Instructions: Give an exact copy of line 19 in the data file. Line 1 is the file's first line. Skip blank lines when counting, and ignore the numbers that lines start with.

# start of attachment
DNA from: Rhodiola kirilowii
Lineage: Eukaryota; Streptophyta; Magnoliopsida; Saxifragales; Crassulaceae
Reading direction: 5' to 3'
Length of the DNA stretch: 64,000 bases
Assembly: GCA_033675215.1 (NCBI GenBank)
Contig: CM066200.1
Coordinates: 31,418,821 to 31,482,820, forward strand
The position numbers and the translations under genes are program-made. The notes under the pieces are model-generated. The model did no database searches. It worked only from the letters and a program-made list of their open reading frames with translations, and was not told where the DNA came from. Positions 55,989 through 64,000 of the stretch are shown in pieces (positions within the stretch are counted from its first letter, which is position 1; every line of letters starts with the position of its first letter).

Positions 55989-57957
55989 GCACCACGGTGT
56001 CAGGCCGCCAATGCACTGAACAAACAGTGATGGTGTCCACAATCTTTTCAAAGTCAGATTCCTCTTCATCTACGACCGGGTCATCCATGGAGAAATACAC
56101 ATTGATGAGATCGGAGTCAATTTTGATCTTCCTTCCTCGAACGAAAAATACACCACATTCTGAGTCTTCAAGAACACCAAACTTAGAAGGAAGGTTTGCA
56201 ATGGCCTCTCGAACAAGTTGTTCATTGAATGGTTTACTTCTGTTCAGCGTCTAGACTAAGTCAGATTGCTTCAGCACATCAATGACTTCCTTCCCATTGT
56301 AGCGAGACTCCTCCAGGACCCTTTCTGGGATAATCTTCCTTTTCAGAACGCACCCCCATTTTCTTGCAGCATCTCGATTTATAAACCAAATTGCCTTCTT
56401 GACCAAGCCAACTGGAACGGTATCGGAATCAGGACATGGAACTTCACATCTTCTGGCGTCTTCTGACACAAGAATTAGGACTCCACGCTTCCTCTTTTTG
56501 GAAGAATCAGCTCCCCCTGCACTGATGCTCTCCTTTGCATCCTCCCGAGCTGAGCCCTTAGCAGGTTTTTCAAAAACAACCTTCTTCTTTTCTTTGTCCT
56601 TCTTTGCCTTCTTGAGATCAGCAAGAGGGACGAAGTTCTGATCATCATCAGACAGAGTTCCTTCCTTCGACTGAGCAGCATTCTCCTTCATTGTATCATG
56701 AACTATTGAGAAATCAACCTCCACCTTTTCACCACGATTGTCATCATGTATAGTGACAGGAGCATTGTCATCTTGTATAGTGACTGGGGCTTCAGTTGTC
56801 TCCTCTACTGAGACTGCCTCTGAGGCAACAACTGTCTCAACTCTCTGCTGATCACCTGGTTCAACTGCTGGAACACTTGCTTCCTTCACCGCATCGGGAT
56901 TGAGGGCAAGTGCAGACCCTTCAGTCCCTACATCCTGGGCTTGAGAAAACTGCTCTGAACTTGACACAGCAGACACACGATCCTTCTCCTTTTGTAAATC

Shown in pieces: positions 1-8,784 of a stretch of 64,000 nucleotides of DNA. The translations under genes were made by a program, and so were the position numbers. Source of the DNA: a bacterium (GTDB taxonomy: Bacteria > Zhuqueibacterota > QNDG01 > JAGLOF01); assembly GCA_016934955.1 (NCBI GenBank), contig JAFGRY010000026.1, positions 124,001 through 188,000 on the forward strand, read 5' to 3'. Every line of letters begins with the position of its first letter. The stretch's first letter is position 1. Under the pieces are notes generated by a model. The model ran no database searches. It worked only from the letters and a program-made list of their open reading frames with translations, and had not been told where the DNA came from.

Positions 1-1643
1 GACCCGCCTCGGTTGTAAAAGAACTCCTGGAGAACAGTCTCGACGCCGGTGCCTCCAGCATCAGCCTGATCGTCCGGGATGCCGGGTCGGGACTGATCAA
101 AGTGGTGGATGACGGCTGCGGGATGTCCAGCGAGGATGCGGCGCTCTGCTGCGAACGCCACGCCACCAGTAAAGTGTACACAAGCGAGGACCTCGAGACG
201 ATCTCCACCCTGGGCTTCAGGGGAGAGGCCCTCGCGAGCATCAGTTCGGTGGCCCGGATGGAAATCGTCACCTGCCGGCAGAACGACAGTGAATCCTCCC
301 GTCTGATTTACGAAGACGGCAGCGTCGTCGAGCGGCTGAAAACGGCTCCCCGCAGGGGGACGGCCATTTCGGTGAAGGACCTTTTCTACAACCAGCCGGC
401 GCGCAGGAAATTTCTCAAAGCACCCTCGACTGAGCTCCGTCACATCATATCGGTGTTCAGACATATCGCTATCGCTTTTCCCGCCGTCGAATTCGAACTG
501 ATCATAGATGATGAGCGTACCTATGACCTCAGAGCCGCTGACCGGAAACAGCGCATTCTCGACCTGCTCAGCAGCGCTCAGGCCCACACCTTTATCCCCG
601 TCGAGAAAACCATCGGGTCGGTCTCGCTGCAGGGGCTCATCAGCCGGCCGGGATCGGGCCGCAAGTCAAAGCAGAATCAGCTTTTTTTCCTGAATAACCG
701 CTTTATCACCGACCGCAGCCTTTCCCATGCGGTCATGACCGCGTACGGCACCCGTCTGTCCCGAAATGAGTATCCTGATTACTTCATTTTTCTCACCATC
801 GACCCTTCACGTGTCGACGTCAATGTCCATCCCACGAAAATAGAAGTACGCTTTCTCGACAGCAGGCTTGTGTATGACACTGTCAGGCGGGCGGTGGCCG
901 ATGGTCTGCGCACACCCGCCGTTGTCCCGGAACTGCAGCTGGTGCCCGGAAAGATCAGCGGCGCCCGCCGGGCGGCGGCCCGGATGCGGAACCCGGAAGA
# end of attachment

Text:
56801 TCCTCTACTGAGACTGCCTCTGAGGCAACAACTGTCTCAACTCTCTGCTGATCACCTGGTTCAACTGCTGGAACACTTGCTTCCTTCACCGCATCGGGAT